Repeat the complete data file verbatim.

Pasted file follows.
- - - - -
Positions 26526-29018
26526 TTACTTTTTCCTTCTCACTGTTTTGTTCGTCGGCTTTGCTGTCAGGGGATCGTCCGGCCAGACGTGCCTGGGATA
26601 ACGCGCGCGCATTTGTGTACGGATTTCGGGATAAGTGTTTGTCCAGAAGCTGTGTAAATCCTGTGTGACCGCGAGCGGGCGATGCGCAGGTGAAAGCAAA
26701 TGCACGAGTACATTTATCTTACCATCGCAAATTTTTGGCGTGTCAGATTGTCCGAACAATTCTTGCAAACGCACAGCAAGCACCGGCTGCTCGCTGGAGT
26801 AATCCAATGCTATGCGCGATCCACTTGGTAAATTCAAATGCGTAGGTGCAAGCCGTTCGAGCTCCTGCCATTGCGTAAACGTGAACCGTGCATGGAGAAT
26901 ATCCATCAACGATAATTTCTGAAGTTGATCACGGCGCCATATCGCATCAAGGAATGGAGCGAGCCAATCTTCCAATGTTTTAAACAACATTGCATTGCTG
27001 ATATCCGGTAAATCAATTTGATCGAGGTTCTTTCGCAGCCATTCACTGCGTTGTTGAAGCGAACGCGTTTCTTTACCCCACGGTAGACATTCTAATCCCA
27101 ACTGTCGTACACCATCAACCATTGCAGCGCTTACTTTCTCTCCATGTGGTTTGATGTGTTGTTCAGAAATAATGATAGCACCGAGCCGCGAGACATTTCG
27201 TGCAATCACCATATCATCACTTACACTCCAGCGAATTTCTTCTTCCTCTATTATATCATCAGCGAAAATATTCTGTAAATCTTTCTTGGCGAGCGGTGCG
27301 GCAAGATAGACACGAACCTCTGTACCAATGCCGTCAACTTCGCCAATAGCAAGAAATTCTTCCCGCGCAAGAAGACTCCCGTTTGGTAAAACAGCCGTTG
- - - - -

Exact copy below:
Positions 26526-29018
26526 TTACTTTTTCCTTCTCACTGTTTTGTTCGTCGGCTTTGCTGTCAGGGGATCGTCCGGCCAGACGTGCCTGGGATA
26601 ACGCGCGCGCATTTGTGTACGGATTTCGGGATAAGTGTTTGTCCAGAAGCTGTGTAAATCCTGTGTGACCGCGAGCGGGCGATGCGCAGGTGAAAGCAAA
26701 TGCACGAGTACATTTATCTTACCATCGCAAATTTTTGGCGTGTCAGATTGTCCGAACAATTCTTGCAAACGCACAGCAAGCACCGGCTGCTCGCTGGAGT
26801 AATCCAATGCTATGCGCGATCCACTTGGTAAATTCAAATGCGTAGGTGCAAGCCGTTCGAGCTCCTGCCATTGCGTAAACGTGAACCGTGCATGGAGAAT
26901 ATCCATCAACGATAATTTCTGAAGTTGATCACGGCGCCATATCGCATCAAGGAATGGAGCGAGCCAATCTTCCAATGTTTTAAACAACATTGCATTGCTG
27001 ATATCCGGTAAATCAATTTGATCGAGGTTCTTTCGCAGCCATTCACTGCGTTGTTGAAGCGAACGCGTTTCTTTACCCCACGGTAGACATTCTAATCCCA
27101 ACTGTCGTACACCATCAACCATTGCAGCGCTTACTTTCTCTCCATGTGGTTTGATGTGTTGTTCAGAAATAATGATAGCACCGAGCCGCGAGACATTTCG
27201 TGCAATCACCATATCATCACTTACACTCCAGCGAATTTCTTCTTCCTCTATTATATCATCAGCGAAAATATTCTGTAAATCTTTCTTGGCGAGCGGTGCG
27301 GCAAGATAGACACGAACCTCTGTACCAATGCCGTCAACTTCGCCAATAGCAAGAAATTCTTCCCGCGCAAGAAGACTCCCGTTTGGTAAAACAGCCGTTG